Objectives: This study summarises the results of a National Audit of sino-nasal surgery carried out in England and Wales. It describes patient and operative characteristics as well as patient outcomes up to 36 months after surgery.
Design: Prospective cohort study.
Setting: NHS hospitals in England and Wales.
Participants: Consecutive patients undergoing surgery for nasal polyposis and/or chronic rhinosinusitis.
Main outcome measure: The total score derived from a 22-item version of the Sino-Nasal Outcome Test (SNOT-22). Lower scores represent better health-related quality of life.
Results: A total of 3128 consecutive patients at 87 NHS hospitals were enrolled. There is a large improvement in SNOT-22 scores from the pre-operative period (mean = 42.0) to 3 months after surgery (mean = 25.5). The scores for patients undergoing nasal polypectomy improved from 41.0 before surgery to 23.1 at 3 months after surgery, while the scores for patients undergoing surgery for chronic rhinosinusitis alone improved from 44.2 to 31.2. The SNOT-22 scores reported at 12 and 36 months after surgery were similar to those reported at 3 months. Excessive bleeding occurred in 5% of patients during the operation and in 1% of patients after the operation. Intra-orbital complications were reported in 0.2%. Of those patients undergoing primary surgery for bilateral grade I or II polyposis, 18% had not received a pre-operative course of steroid treatment. At the 36-month follow-up, 11.4% of patients had undergone revision surgery.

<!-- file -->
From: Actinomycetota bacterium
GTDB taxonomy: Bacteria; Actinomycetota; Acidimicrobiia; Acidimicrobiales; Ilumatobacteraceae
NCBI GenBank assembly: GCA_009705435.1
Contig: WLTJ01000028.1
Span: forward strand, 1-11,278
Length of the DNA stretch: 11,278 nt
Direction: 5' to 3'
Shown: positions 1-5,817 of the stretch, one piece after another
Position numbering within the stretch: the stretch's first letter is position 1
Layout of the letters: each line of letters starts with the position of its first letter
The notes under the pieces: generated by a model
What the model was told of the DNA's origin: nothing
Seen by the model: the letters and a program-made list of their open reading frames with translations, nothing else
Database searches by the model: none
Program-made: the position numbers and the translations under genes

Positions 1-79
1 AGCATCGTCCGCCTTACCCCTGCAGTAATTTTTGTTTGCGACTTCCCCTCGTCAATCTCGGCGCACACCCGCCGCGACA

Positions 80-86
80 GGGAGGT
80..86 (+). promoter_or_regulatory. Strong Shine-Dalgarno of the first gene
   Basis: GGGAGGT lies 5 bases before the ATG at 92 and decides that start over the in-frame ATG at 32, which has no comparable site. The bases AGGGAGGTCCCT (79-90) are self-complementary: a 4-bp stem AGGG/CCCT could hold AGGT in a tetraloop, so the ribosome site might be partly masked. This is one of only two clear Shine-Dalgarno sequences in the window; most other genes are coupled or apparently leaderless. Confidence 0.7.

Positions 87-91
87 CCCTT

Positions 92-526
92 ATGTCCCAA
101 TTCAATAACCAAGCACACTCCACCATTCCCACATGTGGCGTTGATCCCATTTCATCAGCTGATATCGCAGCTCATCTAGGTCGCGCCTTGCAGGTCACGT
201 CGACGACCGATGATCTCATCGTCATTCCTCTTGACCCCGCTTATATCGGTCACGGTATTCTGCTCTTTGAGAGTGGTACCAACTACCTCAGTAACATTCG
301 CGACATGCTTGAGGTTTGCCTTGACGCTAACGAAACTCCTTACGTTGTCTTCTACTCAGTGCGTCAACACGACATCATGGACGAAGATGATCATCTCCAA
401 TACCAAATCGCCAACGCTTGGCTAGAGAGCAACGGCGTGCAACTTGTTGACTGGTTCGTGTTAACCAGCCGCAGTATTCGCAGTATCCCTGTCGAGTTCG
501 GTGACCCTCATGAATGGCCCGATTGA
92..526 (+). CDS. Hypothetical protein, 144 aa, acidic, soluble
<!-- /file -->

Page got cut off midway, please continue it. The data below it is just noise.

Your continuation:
Conclusions: The audit confirms that sino-nasal surgery is generally safe and effective. There is some evidence that patient selection for surgery could be improved.